WARNING: Spoilers from the series finale (and season 5 altogether) below
It finally came to an end, despite our best wishes for it to continue. However, there are no screams for destroying a great product.
Bates Motel proved to be a more than worthy prequel to the iconic "Psycho" that we've come and known to love over the many years since it hit theaters in 1960. The world became either frightened of or fell in love with Norman Bates, the man with Oedipal complexities, that would make its namesake jealous, of a raving serial killer.
When we left off in the penultimate episode, Norman was kidnapped by Romero and took the sheriff station's secretary, Regina, with him to where Norma's body was buried. Regina was ditched and left to walk back to the main highway while Romero and Norman were left with each other. In this stage, Norman perceives his mother leaving him because she no longer can protect him from anyone or anything, and now he’s really on his own.
Romero punches the snot out of Norman after finding her body buried in the snow deep within the woods. Leaving Norman to fend for himself, Romero continues to grieve over the loss of his wife and his former stepson’s mother. Meanwhile, Norman grabs a rock and smacks Romero across the back of his head. They engage in a scuffle, with Norman ultimately taking Romero’s gun and fatally shooting him.
Norman begins to carry Norma’s body back to the house. He feels that Norma is still a huge part of his personality/persona. He sets her up at the dinner table as if he’s going to enjoy a last meal.
In a parallel stage, Dylan is contemplating what to do with his life. He’s been told by Sheriff Greene that Norman was kidnapped by Romero. He doesn’t know whether to go back home with Emma and Katie and move on from the craziness. He hooks up with a former co-worker, Remo, who hooks him up with a gun. Shortly before, Norman called up Dylan and asked him to come over for dinner.
Dylan calls up Emma, and Emma knows something is wrong. Dylan is planning to go on the warpath to kill Norman in avenging his mother and all the crap he’s gone through with his brother’s mental issues. Emma tells him to come home. Dylan pleads for his wife to tell him she loves him. She won’t bite. She assumes the worst, and Dylan plans for the final standoff.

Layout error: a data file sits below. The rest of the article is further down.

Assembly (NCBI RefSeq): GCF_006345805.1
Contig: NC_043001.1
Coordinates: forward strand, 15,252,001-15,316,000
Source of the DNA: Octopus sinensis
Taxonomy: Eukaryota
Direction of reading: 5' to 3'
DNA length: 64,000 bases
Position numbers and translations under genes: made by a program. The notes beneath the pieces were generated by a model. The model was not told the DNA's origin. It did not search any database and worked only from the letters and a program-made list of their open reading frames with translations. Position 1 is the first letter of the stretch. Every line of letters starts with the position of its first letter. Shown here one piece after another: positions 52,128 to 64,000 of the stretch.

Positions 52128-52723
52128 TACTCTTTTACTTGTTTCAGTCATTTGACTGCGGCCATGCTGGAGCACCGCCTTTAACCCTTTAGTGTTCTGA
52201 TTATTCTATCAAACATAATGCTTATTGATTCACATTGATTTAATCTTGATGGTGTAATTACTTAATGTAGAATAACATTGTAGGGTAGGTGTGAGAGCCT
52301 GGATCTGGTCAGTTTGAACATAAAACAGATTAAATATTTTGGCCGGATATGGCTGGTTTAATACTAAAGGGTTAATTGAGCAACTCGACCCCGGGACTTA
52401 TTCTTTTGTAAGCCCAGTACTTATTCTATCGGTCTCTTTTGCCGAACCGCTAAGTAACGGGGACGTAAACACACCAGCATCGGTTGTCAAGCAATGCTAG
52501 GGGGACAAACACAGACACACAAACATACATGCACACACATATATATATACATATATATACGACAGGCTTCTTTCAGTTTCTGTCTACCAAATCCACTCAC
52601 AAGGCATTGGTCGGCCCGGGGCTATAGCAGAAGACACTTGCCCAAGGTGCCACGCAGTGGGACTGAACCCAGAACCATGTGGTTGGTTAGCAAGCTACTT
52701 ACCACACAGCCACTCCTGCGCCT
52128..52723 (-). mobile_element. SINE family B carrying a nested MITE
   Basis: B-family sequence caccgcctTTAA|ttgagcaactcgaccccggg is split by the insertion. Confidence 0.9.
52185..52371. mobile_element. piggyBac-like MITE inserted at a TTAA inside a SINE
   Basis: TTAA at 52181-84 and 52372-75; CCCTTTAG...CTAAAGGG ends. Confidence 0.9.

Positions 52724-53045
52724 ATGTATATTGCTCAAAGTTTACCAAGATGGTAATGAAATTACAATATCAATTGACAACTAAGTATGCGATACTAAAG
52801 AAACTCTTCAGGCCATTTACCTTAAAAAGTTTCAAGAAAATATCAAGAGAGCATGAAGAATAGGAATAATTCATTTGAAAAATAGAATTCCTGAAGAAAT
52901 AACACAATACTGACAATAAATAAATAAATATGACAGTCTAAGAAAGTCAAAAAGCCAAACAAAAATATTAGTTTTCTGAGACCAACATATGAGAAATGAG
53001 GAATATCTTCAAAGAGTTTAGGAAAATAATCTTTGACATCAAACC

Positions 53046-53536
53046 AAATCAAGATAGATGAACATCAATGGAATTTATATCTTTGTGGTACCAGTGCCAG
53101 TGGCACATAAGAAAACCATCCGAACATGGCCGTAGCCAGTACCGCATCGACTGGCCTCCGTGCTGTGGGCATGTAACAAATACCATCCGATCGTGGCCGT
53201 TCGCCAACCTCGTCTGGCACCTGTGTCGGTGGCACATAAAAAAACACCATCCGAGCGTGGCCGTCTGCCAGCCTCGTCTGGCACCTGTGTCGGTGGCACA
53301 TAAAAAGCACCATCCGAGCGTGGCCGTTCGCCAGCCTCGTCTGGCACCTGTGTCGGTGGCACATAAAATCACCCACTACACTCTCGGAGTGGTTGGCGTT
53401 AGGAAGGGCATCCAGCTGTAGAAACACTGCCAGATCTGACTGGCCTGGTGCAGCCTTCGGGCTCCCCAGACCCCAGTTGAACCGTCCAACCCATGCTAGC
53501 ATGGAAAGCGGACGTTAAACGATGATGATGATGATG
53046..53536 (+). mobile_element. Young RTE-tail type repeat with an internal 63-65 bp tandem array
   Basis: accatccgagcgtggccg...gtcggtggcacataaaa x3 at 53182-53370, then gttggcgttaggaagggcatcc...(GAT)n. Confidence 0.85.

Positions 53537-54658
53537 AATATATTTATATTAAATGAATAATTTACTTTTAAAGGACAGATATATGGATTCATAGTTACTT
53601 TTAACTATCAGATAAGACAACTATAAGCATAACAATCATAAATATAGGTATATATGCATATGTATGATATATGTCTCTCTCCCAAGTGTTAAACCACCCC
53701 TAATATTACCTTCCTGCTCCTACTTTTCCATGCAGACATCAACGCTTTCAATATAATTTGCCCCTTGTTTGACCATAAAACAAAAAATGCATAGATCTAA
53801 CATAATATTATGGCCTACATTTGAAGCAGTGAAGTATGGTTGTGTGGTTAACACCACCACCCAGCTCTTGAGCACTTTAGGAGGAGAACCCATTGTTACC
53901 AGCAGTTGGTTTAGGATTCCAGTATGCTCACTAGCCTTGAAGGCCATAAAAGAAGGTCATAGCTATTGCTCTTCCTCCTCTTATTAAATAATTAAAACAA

Dylan arrives at the house. Norman is planning dinner, and yet Dylan discovers Norman has propped up their dead mother’s corpse in some sick twisted fashion. This leads Norman to grabbing a knife and trying to dispose of his brother. Dylan acts quickly. As Norman races toward Dylan, Dylan shoots his brother. As Norman lies in Dylan’s arms, we see, in the afterlife, Norman reuniting with his mother. It’s a bittersweet end, but quite frankly, we can’t see it ending any other plausible way.
Upon the bodies leaving the house in body bags with the authorities, it transitions to a new family buying the property. Meanwhile, Emma, Dylan and Katie – a year or two later – have settled back in the state of Washington, where THEY live happily ever after, and it’s the end of Norman Bates as we know it.
If you read my previous review, you might remember me predicting that Dylan would avenge his mother’s death and close the book on his brother’s murderous past. We could’ve have the show pivot and have Norman stay alive somehow some way, and find some sort of legal loophole which would’ve allowed him to keep living in the house above the Bates Motel.
What makes this ending that much more appealing is that – like all good TV shows these days – its ending made total sense. We, as humans, love closure. Knowing that we get back to the point of Norman operating the motel would drive us insane. Conventional wisdom would dictate predictable storylines as well as endings, and this finale tied the whole show into a wonderful bow that should leave no fan of the show disappointed.
Vera Farmiga and Freddie Highmore crushed any expectations I had for Norma and Norman Bates, respectively. They deserve any and all Emmy nominations for which they’ve submitted examples. Freddie undertook a large task in recreating one of cinema’s greatest villains, and, in my humble opinion, if Anthony Perkins were alive today, he would praise Freddie as portraying an even scarier version of Norman Bates.
This show is deserving of a lot more critical acclaim than what I’ve seen. That’s not to say it’s been a majority of negative reviews/reactions, but it’s definitely one of the better shows I didn’t expect to love as much.
Bates Motel 2013-2017… Well done, and I look forward to watching you again.